MOSCOW — THE menus at Rostislav Ordovsky-Tanaevsky Blanco's restaurants are as long as his name, and, by Russian standards, twice as exotic.
They are also making the Venezuelan-Russian businessman a lot of money.
The American Bar & Grill is one of the more profitable of his 13 restaurants. It fills nightly with Russians and expatriates craving everything from hamburgers to barbecued ribs.
The American cuisine is so popular, and so novel, that customers willingly wait an hour for a table. Service is polite but slow. The Western look is completed by Russian waiters in faded jeans and T-shirts busing dishes to the beat of country music.
Business is so good that Mr. Ordovsky-Tanaevsky Blanco, who goes by the rubric Rostik, doesn't mind shelling out the $35,000 a month the city demands in rent - though he will not reveal his actual profits. As long as the cash keeps flowing, he says, he'll forge ahead with plans to open two franchises here, identical in every way - except the name.
``I'm just a little bit against the word `American,' as for so long Americans and Russians were enemies,'' Rostik says from his sprawling office, where a photograph of his great-grandfather, a White Russian politician, hangs just below a large portrait of himself. ``Maybe we'll call it `John Wayne.' Or `Texas.' ''
Given Rostik's track record, by whatever name, the franchises are likely to be successful. A decade after his first visit to Russia, and only four years after opening his first Moscow eatery, Rostik is probably Moscow's most successful restaurateur.
Rostik's success formula wouldn't surprise capitalists eleswhere: decent quality at reasonable prices. In a city where Western-style restaurant food costs far more than in the West, ``it's such a relief that you can actually now go to dinner and not have to mortgage your house,'' says Lindy Sinclair, food writer at the daily Moscow Times.
``The food is good. It doesn't sparkle, but at least it doesn't give you food poisoning,'' she says.
A 35-year-old chemical engineer from Caracas with a Spanish mother and a Russian father, Rostik has an impressive range of restaurants under his belt. The diminutive, bearded businessman runs four ``Kombi's'' - New York-style delicatessens, two Rostik's fried chicken outlets, and seven full-service restaurants, including the Patio Pizza, the Swiss Chalet, and Santa Fe, a Tex-Mex joint.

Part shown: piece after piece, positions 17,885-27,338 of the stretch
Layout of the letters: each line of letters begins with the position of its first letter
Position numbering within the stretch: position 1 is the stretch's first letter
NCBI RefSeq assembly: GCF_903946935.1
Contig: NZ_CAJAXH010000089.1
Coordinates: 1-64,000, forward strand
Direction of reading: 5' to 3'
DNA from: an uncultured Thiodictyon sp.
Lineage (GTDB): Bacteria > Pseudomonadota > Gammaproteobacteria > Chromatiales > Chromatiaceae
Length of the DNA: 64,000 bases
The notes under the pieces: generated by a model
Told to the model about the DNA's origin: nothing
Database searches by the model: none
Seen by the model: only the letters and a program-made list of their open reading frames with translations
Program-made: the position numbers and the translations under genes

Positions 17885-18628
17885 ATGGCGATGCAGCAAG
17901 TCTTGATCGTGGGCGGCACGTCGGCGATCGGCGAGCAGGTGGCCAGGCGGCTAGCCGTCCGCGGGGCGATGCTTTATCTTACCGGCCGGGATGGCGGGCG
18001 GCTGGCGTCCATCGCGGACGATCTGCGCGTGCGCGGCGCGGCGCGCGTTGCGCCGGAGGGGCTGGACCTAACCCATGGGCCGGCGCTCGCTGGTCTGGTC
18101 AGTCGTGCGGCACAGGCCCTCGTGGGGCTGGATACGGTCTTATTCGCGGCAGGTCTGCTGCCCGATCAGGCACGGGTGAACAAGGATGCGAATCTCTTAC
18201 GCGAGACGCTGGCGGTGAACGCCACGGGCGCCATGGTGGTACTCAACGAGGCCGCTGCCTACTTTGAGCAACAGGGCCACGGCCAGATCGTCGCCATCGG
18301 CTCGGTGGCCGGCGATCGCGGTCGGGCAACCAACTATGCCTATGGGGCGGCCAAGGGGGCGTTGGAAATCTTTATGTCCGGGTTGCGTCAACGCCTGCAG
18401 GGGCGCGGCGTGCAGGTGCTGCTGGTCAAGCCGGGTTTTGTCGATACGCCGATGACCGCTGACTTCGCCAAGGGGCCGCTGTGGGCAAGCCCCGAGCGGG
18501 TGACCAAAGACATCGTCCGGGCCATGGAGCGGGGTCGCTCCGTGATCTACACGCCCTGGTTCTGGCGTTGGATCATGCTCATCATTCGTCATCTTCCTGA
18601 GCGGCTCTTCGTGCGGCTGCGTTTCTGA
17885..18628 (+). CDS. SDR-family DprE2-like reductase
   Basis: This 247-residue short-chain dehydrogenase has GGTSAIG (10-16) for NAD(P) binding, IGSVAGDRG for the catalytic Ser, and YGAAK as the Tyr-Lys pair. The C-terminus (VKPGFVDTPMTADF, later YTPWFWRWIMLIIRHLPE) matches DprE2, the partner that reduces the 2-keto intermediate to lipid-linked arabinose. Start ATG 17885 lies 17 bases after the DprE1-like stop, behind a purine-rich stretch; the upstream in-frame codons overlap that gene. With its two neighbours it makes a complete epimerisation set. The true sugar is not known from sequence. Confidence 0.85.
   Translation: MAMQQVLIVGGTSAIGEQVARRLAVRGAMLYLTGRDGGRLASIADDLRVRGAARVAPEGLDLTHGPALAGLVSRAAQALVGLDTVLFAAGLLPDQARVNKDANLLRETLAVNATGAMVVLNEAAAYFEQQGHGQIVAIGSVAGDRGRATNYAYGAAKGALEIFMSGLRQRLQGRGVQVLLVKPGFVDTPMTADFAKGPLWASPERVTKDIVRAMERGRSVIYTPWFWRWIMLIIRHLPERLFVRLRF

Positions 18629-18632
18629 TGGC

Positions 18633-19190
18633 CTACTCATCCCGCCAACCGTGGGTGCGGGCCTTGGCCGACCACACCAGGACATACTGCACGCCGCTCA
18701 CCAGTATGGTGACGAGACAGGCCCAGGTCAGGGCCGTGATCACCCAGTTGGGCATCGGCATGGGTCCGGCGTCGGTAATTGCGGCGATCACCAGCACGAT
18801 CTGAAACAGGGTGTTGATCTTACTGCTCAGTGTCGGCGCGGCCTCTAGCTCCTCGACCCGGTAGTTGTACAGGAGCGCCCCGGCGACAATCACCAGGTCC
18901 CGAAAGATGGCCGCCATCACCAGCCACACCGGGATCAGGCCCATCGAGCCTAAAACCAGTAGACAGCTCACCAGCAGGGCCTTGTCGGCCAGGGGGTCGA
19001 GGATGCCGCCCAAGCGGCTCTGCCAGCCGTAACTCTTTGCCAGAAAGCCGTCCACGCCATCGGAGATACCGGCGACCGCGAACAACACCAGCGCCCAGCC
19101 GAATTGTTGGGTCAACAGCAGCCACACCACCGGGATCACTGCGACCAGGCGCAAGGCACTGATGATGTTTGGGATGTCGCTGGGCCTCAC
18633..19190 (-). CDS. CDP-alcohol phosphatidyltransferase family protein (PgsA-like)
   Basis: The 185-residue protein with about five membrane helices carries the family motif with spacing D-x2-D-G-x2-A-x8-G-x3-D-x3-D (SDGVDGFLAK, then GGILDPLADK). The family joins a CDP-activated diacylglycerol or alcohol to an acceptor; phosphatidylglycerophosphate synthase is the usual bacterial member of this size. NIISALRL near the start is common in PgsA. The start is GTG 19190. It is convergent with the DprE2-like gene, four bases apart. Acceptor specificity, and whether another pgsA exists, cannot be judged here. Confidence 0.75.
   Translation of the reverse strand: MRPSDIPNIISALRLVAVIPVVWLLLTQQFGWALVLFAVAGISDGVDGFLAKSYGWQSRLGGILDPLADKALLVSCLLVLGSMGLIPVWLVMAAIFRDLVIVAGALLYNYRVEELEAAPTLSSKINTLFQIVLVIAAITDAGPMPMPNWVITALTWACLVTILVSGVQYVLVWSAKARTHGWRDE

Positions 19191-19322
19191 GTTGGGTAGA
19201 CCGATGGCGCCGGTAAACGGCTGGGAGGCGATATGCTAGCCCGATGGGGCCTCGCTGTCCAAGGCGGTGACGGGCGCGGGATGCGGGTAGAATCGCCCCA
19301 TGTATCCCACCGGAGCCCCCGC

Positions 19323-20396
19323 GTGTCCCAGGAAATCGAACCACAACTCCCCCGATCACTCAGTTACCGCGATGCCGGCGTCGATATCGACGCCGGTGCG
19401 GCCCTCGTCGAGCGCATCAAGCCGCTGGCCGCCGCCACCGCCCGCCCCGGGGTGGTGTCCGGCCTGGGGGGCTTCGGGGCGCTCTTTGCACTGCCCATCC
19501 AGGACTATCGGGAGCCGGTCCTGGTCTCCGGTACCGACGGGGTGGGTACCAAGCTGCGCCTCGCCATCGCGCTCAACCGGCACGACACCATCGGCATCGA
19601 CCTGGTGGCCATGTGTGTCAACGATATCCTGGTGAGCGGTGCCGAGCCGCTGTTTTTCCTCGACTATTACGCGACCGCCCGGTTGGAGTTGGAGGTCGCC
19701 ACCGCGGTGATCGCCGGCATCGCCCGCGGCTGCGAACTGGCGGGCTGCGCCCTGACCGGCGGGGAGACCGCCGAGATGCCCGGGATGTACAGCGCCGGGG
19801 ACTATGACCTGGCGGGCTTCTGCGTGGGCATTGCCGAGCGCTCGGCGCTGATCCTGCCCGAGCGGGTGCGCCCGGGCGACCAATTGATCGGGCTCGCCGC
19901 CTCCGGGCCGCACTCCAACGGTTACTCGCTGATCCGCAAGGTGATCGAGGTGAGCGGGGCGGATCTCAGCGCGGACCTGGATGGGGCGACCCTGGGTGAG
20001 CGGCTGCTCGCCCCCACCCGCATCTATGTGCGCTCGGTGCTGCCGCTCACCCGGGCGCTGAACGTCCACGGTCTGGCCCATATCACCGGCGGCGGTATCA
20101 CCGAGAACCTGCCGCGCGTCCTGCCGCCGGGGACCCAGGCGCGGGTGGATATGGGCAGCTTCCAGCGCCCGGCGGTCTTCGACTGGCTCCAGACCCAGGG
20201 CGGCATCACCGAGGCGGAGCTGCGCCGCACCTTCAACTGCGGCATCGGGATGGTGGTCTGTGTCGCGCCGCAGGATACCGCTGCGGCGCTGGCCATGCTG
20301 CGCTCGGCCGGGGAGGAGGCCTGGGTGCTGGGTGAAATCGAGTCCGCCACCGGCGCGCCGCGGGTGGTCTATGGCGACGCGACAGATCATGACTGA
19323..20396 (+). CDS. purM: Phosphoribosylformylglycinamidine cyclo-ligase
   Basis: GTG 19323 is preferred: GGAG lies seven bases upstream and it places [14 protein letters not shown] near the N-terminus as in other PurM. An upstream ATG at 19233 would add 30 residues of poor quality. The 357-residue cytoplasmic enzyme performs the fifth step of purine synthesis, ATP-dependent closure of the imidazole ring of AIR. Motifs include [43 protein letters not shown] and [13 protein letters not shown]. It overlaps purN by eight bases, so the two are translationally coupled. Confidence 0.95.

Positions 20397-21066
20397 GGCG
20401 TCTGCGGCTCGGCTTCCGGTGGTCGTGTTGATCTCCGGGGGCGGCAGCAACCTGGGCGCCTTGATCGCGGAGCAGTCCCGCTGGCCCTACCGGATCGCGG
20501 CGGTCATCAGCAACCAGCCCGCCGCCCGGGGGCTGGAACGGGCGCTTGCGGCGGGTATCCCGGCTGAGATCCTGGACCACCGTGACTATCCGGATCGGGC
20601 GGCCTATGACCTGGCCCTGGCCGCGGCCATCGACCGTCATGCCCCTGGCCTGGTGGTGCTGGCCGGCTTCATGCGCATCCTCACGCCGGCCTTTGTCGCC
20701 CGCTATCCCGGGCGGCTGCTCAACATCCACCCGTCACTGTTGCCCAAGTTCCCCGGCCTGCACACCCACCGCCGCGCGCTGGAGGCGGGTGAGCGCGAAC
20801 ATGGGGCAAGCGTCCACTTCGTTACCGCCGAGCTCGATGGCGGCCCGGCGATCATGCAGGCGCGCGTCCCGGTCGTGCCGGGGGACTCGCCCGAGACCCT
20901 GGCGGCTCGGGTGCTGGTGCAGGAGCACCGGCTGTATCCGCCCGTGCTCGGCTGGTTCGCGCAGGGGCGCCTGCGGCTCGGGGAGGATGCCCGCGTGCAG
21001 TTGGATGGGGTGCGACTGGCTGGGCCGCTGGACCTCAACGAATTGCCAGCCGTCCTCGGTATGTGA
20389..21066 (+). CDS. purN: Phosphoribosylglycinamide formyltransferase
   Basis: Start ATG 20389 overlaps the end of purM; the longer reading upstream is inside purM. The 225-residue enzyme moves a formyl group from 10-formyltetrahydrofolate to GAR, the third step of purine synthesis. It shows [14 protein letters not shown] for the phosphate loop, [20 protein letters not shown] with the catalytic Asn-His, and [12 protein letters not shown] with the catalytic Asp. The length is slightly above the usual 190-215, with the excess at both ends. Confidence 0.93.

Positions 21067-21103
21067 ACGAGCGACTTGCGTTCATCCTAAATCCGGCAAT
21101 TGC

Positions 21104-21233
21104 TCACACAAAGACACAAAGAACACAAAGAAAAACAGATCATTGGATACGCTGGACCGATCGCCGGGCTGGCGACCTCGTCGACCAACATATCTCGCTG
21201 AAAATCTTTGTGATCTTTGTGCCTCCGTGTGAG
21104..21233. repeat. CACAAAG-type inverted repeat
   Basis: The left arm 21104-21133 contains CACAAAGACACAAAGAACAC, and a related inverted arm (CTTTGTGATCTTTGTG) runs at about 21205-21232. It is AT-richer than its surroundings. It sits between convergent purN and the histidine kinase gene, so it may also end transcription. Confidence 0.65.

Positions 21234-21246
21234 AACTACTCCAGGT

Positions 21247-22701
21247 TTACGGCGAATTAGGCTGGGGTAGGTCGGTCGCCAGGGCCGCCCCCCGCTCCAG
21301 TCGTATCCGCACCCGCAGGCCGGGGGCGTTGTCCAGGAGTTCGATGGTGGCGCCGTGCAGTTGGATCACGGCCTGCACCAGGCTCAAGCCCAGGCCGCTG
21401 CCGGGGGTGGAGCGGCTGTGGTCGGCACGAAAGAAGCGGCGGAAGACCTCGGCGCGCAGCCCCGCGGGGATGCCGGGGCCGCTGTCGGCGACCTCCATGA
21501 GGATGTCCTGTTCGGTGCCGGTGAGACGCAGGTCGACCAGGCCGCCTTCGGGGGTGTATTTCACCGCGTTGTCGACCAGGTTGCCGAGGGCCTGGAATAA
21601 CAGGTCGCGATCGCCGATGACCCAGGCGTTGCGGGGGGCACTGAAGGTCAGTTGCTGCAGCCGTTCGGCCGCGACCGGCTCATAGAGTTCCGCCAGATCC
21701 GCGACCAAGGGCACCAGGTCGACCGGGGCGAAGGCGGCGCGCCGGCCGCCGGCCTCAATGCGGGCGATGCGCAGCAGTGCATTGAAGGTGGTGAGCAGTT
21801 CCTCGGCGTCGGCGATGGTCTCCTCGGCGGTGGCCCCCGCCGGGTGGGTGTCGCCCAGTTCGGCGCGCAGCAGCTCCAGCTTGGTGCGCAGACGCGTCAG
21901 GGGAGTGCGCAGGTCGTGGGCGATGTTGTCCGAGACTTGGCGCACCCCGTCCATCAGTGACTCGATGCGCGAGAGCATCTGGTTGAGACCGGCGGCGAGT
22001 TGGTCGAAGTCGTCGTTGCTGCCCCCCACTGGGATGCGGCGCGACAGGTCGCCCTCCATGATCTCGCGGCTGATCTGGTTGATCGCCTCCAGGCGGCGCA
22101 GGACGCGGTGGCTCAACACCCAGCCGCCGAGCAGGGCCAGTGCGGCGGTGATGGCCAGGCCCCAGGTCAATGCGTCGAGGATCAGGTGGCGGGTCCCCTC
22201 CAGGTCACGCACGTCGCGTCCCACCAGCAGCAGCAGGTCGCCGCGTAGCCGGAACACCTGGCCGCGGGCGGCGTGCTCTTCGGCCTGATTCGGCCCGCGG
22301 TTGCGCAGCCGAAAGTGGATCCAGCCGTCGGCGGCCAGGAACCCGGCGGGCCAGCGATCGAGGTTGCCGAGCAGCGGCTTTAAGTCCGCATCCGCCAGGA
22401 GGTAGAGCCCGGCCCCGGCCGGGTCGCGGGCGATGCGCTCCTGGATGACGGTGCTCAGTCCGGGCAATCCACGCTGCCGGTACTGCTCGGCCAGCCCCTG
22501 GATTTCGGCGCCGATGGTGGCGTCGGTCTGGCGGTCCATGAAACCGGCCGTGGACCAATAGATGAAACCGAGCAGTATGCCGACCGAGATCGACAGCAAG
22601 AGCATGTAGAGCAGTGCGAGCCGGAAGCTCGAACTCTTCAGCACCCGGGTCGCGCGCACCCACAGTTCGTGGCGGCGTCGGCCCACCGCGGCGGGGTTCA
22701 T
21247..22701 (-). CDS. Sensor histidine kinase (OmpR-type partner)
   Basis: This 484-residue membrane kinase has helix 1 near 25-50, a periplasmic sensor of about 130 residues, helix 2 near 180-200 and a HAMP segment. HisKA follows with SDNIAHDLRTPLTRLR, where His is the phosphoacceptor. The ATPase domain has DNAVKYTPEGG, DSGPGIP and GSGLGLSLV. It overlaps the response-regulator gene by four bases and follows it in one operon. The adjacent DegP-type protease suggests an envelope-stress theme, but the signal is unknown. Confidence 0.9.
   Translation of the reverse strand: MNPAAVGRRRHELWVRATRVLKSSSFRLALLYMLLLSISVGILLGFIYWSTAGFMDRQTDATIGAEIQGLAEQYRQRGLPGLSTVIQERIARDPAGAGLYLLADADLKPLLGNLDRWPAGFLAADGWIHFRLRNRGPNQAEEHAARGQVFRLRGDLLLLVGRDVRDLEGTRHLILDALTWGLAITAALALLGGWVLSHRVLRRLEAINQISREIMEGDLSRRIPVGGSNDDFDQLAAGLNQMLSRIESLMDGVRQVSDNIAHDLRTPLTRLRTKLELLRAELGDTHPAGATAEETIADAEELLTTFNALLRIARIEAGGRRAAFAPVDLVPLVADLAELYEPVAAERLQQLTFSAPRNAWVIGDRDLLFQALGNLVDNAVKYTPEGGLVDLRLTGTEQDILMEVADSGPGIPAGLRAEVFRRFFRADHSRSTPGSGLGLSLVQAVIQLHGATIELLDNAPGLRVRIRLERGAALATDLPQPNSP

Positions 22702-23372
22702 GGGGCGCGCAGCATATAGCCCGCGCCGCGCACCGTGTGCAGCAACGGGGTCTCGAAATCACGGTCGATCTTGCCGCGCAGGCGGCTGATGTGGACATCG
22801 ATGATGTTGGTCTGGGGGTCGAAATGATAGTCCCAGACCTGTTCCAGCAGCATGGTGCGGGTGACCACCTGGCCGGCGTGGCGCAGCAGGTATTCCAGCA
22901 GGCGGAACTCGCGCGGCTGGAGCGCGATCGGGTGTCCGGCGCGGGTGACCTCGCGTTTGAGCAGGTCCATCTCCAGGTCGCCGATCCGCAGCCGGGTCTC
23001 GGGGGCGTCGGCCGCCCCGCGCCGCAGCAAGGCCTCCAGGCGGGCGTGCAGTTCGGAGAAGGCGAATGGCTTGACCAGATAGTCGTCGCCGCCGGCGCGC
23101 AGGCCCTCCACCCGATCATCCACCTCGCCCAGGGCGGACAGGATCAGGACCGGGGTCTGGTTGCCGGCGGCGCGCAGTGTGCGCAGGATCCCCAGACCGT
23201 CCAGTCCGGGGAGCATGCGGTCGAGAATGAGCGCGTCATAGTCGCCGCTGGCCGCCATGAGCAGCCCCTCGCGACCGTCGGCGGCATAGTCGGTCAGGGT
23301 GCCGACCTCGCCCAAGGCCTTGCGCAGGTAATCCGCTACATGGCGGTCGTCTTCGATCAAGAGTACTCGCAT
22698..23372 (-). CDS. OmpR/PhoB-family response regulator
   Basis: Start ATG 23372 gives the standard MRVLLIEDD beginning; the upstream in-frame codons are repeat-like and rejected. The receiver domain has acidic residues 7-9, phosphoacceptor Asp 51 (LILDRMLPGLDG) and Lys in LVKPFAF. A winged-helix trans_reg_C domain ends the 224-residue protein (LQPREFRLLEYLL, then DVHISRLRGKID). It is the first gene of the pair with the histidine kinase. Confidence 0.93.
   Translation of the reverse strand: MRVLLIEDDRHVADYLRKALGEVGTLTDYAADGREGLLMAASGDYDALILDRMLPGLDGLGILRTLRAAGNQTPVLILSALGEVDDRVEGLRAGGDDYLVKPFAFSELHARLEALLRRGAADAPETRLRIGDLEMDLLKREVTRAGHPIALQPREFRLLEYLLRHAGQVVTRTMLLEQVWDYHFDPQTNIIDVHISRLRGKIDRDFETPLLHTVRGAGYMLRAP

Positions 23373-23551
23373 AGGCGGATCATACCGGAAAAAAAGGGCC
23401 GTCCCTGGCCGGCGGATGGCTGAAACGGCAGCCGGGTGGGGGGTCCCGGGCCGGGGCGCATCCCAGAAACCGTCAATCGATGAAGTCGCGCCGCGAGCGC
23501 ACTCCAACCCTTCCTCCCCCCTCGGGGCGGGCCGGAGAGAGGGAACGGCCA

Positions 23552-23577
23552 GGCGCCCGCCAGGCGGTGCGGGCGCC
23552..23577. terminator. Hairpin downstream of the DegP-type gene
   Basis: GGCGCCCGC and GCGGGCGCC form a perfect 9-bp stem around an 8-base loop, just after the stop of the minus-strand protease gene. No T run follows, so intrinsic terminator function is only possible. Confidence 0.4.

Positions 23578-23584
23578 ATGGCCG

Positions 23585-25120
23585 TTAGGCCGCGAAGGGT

He says he plans to open new restaurants in St. Petersburg, Novosibirsk, and Minsk, and dreams of one day bringing his fast food to the vast Siberian steppes.
Success through ingenuity
In a country where businesses seem to fail as fast as you can say ``mafia,'' Rostik seems to have thrived, thanks to a combination of serendipity, good instincts, and good connections.
Four years ago, Rostik was selling Kodak products in a joint venture with Eastman Kodak Co., and looking for a way to earn dollars to import more materials.
He found that a distant Russian relative knew the director of food services at the Hotel Moskva, opposite Red Square. At the time, restaurants were among the few hard-currency commercial activities that the Soviet government allowed. A restaurant in such a strategic spot, Rostik reckoned, was what he needed to earn more dollars.
Importing everything from the plumbing to the chorizos (sausages) that hang from the ceiling, Rostik opened ``El Rincon Espanol,'' a Spanish bar in a tiny corner of the hotel. It was an instant success with tourists and foreign residents.
``The reason I opened a Spanish restaurant and not a Chinese restaurant was that I wanted to give a gift to my parents,'' says Rostik, who speaks both English and Russian with a strong Venezuelan accent.
Today, Rostik employs 2,700 people in his restaurant and Kodak film businesses. Most employees are chosen for their limited work experience to ensure they are free from Soviet work habits.
``We've begun to grow Russians from scratch. It's not that they're stupid, they just don't know. You need to train them,'' he says, acknowledging that food sometimes arrives cold and waiters have been known to forget orders. ``You can have here an excellent engineer, but you cannot have an excellent waiter, because there never was one.''
There are also logistical problems. Although today he tries to buy all his produce locally, Rostik still has to import some items. ``It's so difficult to rely on local supplies,'' he says. ``In May we had to import cabbage.''
Coping with mafia
One problem he says he has licked, however, is the ever-present mafia, which demands protection money from almost everyone. His way of coping with threats has been to hire his own protection. ``We have our own security team, of course,'' he says. ``But the real basics is that we have no black money, no undeclared money.''
Business is good enough for Rostik to want to stay in Moscow, where he has a Russian wife, two children, and a weekly date with the banya, or traditional Russian bathhouse.
While his Slavic ancestry called him to Russia in the first place, he says he doesn't feel Russian enough to open a real Russian restaurant. ``I am afraid I won't do it correctly,'' he says sadly. ``For me, it's a big responsibility.''